Skip to main content

I live in a three family house ! Lanlord does not occupy ?

Jersey City, NJ |
Filed under: Landlord-tenant law

So my question is , does the lanlord still have 30 days to give me bank information , for security deposit act , before applying my security deposit for rent , or can I just send notice , and not wait 30 days for lanlord to rectify the situation as far as security deposit bank info goes , just want to know who the 30 day allowance rule applys to ,

Attorney Answers 3


  1. Your landlord has 30 days after you give him the security deposit to notify you of the name and address of the bank where the deposit is held as well as the type of account and the interest rate. This information may have been provided to you in the lease itself so you should carefully review the lease for the deposit information. If you have not received proper notice then you may notify your landlord in writing sent certified mail that the landlord is to apply the security deposit plus 7% per year interest to your rent. Your landlord may not seek a new security deposit from you for the rest of the tenancy.

    This answer is based on general legal principles only and is not intended to provide specific legal advice. This answer is for informational purposes only and does not constitute the formation of a lawyer-client relationship. Any reader of this answer should not make decisions based upon in without first directly consulting with an attorney.


  2. Landlords are required to give tenants a statement in writing providing the name and address of the investment company, bank or savings and loan association along with the type of account, current rate of interest and amount deposited within 30 days of receipt of a security. If notification is not given, the tenant has the right to require that the security deposit be applied toward any rent due. This request must be made in writing. At no time thereafter can the landlord ask for or collect another deposit

    The previous information is solely for informational purposes only. If you have further questions, please contact an attorney in your area for more specific answers. Responding to your question in no way creates an attorney/client relationship, and none of the specific guarantees of privacy exist. If you have found this information helpful, kindly check the "helpful" box. NOT LEGAL ADVICE: The above information may contain an opinion which does not constitute legal advice. Unless a retainer agreement has been signed, we are not your legal representatives, and you should not rely on any opinions contained in this message.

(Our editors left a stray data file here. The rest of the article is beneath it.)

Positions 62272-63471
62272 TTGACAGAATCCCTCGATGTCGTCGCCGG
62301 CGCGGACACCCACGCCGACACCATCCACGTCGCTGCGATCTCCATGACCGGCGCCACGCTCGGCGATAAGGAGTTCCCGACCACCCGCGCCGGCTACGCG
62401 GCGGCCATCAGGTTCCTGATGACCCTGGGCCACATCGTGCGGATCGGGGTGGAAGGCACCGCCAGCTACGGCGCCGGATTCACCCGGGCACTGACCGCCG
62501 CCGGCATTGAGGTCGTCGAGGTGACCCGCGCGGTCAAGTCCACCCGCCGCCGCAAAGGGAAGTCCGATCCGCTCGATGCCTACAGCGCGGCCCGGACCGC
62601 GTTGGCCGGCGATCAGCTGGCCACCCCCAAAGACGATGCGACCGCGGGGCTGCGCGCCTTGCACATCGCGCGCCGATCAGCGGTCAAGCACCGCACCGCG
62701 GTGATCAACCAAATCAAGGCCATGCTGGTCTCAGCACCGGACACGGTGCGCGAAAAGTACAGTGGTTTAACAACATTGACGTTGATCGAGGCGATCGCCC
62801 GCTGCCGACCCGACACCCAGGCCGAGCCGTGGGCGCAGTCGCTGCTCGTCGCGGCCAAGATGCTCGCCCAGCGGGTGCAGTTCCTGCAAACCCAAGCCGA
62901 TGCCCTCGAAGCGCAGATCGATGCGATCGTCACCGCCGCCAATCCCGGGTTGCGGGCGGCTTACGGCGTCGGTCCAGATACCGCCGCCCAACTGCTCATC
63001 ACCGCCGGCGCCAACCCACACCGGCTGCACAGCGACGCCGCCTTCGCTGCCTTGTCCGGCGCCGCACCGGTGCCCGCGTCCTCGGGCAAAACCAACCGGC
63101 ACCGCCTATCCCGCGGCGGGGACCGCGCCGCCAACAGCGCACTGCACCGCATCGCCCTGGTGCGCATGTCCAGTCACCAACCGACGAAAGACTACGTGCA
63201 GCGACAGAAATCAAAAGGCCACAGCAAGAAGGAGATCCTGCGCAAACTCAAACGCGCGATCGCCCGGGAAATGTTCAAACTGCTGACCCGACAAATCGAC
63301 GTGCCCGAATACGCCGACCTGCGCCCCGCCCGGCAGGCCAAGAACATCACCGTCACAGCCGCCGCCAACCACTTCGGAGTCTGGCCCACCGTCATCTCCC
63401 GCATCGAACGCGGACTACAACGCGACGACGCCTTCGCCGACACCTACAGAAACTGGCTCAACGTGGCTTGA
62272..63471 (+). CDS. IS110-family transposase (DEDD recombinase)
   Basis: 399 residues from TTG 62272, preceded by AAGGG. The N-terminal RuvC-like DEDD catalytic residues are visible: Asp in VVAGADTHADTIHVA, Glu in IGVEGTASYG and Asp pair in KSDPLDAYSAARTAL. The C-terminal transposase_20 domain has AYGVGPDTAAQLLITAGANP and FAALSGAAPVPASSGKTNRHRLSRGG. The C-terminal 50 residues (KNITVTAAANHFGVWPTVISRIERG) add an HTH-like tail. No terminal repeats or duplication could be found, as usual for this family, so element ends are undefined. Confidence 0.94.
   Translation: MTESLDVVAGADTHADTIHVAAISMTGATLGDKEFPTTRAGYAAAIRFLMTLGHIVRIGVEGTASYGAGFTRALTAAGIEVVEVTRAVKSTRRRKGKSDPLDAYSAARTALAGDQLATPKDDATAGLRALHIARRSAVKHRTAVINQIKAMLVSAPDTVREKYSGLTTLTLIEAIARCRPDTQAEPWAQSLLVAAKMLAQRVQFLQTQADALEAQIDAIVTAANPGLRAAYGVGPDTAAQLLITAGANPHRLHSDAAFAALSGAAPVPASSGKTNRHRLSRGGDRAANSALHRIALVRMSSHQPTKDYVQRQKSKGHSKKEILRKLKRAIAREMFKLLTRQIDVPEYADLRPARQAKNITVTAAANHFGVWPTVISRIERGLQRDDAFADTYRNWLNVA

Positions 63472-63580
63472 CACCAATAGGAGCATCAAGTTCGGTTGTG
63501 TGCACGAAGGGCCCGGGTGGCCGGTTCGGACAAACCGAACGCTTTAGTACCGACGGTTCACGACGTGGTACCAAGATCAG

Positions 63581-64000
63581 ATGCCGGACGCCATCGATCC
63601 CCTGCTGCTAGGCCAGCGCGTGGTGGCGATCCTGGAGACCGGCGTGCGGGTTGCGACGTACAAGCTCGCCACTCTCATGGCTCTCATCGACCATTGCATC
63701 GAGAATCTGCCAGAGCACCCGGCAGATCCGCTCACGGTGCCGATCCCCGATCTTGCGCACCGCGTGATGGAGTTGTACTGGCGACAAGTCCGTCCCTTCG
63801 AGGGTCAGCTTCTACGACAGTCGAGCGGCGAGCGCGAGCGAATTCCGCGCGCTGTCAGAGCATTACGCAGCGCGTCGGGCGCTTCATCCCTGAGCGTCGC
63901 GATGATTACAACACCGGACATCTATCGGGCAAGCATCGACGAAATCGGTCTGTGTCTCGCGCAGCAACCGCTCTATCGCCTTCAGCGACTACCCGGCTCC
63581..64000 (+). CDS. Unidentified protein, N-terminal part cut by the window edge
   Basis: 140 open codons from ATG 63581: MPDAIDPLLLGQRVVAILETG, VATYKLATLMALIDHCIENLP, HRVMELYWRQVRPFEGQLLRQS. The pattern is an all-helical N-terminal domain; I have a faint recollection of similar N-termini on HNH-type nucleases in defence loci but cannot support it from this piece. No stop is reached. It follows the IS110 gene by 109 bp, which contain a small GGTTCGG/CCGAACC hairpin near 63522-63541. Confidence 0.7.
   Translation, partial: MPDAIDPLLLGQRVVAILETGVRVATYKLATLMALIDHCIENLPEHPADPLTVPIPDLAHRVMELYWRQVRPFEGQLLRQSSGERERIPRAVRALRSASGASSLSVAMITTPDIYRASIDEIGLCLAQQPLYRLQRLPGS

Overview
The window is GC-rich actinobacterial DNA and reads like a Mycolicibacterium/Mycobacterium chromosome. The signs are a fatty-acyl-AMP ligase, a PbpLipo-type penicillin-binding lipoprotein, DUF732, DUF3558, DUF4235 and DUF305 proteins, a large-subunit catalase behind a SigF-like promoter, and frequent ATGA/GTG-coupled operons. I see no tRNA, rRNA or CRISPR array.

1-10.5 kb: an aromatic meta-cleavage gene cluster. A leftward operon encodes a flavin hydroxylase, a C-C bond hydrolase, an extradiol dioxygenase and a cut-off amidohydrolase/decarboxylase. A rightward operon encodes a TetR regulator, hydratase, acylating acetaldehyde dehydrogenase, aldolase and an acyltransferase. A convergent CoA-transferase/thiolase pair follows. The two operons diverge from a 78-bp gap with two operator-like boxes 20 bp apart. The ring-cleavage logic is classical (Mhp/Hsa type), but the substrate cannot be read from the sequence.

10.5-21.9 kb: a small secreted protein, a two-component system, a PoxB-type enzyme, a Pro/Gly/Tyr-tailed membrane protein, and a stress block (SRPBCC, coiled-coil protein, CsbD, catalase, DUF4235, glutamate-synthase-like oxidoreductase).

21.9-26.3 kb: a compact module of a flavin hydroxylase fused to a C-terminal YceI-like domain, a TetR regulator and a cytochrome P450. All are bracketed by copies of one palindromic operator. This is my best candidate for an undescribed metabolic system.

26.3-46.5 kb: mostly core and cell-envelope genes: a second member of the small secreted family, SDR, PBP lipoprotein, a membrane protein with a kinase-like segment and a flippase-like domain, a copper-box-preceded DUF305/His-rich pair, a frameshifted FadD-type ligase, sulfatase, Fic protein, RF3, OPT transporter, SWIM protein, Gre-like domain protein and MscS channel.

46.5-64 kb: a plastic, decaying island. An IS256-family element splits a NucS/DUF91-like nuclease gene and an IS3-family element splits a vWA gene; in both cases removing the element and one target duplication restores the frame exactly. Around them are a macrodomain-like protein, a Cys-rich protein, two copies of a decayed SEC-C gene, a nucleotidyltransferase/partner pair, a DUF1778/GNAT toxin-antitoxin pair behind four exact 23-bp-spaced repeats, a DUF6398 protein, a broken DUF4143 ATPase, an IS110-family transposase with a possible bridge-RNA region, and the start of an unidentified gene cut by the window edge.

3. Dear does the landlord still have 30 days to give me bank information?

    I am an attorney licensed in New York. I do not practice law in New Jersey.

    Your reference is to the sample letter for a tenant to provide notice as contained in the New Jersey Department of Community Affairs Division of Codes and Standards Landlord-Tenant Information Service SECURITY DEPOSIT BULLETIN at:

    http://www.nj.gov/dca/divisions/codes/publicati...

    This is the text:
    Sample Letter
    "***You have failed to notify me in writing, and within 30 days of my payment, of the name and
    address of the banking institution in which you have placed my security deposit. On (date)__ , I paid a security deposit to you in the amount of $ , by check #. Therefore, I am hereby applying the remedy as prescribed by the Security Deposit Law, by informing you to apply my security deposit plus the tenant’s portion of the accrued interest to my rent for the month of . According to the law, I am without further obligation to pay you a security deposit as long as I live in the rental unit.***"

    Read and review the bulletin. If you feel certain that your situation is the same as described in the Notice of Deposit of Security Funds, then the New Jersey statute offers a remedy to the landlord's failure to comply.

    Good luck.

    The answer provided to you is in the nature of general information. The general proposition being that you should try to avoid a bad outcome if you can.

Landlord-tenant law topics

Top tips from attorneys

What others are asking

Can't find what you're looking for?

Post a free question on our public forum.

Ask a Question

- or -

Search for lawyers by reviews and ratings.

Find a Lawyer

Browse all legal topics